More wars, more lies, and more death.

Iran is next.

Our soldiers are dying for nothing. I know how military life is and I would not wish it on anybody. YOU ARE JUST A PAWN.

Great post, keep up the great info.

Peace.



posted on Nov, 8 2009 @ 11:23 AM
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Originally posted by middleclasssoldier
is this pipeline in place of the Caspian sea pipeline?


I would ask myself what was the real reason for the Russian/Georgian conflict. The Caspian line will go right through the region.

Georgia's oil pipeline is key to U.S. support

The breakaway province of South Ossetia is claimed by Georgia, a former Soviet republic that cast its lot with the United States and the West to the eternal irritation of Moscow. But South Ossetia has resisted Georgia's rule and has been under Russia's sway for years.

Georgia sits in a tough neighborhood, shoulder to shoulder with huge Russia, not far from Iran, and astride one of the most important crossroads for the emerging wealth of the rich Caspian Sea region. A U.S.-backed oil pipeline runs through Georgia, allowing the West to reduce its reliance on Middle Eastern oil while bypassing Russia and Iran.




EU nervous as Russia eyes new energy markets

"But we are going to enlarge and diversify our export possibilities for these products which are so essential to the global economy," said Putin, who on the same day reportedly called for the speedier completion of a new pipeline that will carry gas from Siberia to Asian markets.

The comments are fuelling speculation that Moscow will increasingly leverage Europe's dependence on Russia's vast oil and gas reserves for geopolitical purposes, particularly if EU leaders today decide to impose sanctions on Russia for its actions in Georgia.

Russia is trying to downplay these fears. "We have worked for many years to gain not just the image, but the status of a reliable energy supplier to Europe and we would never let it suffer, even in this political situation," Russian Energy Minister Sergei Shmatko said on 29 August.

Despite these assurances, recent cutbacks in supplies to the Czech Republic (EurActiv 31/07/08) as well as cuts in deliveries to Ukraine and Belarus, which left several European countries without supply (EurActiv 11/01/07), remain fresh in EU leaders minds, making them nervous about the bloc's dependence on Russian oil and gas.

UK Prime Minister Gordon Brown told the Guardian newspaper on Sunday that "no nation can be allowed to exert an energy stranglehold over Europe". Brown wants to see a greater diversification of fuel suppliers to the EU, which currently depends on Russia for 30% of its oil and 50% of its gas imports, according to the Commission.



posted on Nov, 8 2009 @ 11:39 AM
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Great thread,

I am keeping in touch with this one S&F for you sir.



posted on Nov, 8 2009 @ 11:56 AM
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Originally posted by PrisonerOfSociety
I can't dispute those figures Slayer, other than going round myself with a dipstick and collating numbers. Just sounds like BS and if those numbers are true, then that negates the purpose of this thread - the war in Afghanistan.



It's never been the case of lack of reserves. Think more outside the box...

Cheap oil is always good for the global economy. It's more of having an influence on who gets oil and from where. Russia would like to have a major stake in where the EU gets most of it's fuel. Why? Because Russia is desperate for those fuel Euros.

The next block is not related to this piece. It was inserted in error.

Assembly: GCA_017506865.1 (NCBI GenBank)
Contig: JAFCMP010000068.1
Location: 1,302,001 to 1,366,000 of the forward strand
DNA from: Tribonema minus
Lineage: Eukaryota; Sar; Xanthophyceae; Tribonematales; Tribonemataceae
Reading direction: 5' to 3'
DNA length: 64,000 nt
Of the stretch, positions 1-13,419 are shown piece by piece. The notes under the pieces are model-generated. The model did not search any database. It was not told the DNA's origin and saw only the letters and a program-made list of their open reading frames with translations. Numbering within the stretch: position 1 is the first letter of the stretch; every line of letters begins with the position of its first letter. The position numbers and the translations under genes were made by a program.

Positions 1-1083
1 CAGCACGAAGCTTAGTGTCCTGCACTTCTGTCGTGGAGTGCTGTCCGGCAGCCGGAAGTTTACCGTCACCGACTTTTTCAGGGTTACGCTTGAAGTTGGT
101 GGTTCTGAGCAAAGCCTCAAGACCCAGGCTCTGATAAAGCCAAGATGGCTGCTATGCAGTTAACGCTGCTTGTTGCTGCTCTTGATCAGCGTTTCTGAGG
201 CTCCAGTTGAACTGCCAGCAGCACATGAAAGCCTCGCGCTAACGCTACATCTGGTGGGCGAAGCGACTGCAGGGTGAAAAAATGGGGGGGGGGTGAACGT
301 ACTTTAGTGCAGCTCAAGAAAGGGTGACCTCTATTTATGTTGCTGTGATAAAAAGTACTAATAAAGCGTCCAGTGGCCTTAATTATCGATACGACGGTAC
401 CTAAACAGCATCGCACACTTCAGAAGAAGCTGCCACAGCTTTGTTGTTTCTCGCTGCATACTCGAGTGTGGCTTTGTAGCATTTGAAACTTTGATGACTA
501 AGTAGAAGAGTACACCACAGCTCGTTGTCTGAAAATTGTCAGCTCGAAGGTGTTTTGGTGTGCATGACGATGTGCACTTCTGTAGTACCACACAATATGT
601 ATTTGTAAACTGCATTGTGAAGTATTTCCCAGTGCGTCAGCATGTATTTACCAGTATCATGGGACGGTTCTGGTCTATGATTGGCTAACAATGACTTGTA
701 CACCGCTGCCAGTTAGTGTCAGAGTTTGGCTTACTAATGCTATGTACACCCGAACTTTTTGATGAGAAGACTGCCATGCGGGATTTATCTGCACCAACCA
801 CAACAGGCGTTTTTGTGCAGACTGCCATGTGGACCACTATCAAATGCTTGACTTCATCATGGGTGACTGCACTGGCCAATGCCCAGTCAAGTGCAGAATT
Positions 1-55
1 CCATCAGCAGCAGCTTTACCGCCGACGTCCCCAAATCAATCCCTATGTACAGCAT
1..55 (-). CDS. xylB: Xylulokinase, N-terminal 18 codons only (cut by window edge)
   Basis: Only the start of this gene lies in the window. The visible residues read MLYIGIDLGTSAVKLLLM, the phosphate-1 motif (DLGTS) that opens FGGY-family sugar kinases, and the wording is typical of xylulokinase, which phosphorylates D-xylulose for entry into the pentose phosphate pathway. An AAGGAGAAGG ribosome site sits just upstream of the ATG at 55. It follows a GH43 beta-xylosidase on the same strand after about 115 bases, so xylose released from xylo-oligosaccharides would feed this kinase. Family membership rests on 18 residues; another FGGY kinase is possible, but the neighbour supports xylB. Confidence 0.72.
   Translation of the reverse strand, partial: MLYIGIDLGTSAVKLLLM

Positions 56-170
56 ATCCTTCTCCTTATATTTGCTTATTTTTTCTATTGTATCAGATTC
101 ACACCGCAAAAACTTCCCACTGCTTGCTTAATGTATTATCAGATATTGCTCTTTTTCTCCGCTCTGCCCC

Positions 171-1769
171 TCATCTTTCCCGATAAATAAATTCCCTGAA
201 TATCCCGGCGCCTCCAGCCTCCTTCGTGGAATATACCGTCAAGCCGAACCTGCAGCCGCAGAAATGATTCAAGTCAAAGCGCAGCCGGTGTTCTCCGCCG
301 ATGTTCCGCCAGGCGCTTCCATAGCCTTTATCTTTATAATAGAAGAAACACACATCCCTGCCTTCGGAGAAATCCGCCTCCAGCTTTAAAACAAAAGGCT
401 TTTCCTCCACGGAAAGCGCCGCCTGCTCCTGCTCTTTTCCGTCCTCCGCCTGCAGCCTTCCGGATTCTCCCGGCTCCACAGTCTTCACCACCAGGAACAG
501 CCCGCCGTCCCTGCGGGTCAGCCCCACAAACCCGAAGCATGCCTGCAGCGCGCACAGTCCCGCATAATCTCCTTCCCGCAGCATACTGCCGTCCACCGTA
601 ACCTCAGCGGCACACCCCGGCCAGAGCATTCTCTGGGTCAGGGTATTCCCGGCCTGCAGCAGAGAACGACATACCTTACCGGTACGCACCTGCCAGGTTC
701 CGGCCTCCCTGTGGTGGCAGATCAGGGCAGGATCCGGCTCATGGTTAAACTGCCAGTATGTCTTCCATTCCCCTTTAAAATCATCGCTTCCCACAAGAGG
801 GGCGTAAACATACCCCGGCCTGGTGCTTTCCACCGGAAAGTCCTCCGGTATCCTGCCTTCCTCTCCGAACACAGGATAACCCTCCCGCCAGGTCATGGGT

Some have speculated that the only real reason for Russia's support for Iran is simply becuase they don't want the situation to change. If there was a regime change or an Iranian policy change the sanctions on Iran go away and Iran would be able to sell it's fuel to the EU. With present sanctions in place this is not the case.

Russia likes the idea of Iran having sanctions in place. This is actually a good thing for Russia. It mean less competition for fuel sales to the EU. The Caspian pipeline is one outlet for Central Asian oil, but if you look at the above map. Russia is way too close for comfort if there were ever a future conflict between East and West. That's why the Caspian line would go part way through Georgia then dips south into Turkey {NATO} member instead of straight on through to a port.

Even though it's a safe route now there is no telling how potentially a weak link in the EU's fuel source it could become in the future. A second secure line away from Russian influence makes for a more reliable route.




[edit on 8-11-2009 by SLAYER69]



posted on Nov, 8 2009 @ 03:26 PM
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While I was working over the summer, I was working with someone who was a page for the canadian government. Basically pages are like helpers for the members of parliament, getting them drinks, photocopying documents, whatever it may be.

At one point, he says he was accidentally put in a room where their was a national defence briefing going on with all the top generals and some of the members of the ruling government. He knew right away that there was a mistake, and that there was no way he was supposed to be their.

Before he was taken out, he heard that the military was purposefully burning and destroying opium, and non-opium crops of the afghani farmers, just to fuel discontent and rage amoung the average farmer so he would sign up his sons in the local taliban resistance. So basically, the forces in afghanistan are helping the enemy as much as they are fighting them, probably for oil, like you said.



posted on Nov, 8 2009 @ 03:43 PM
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I cant believe that we are having to cut health funding along with everything else while we spend billions to both help and fight in Iraq.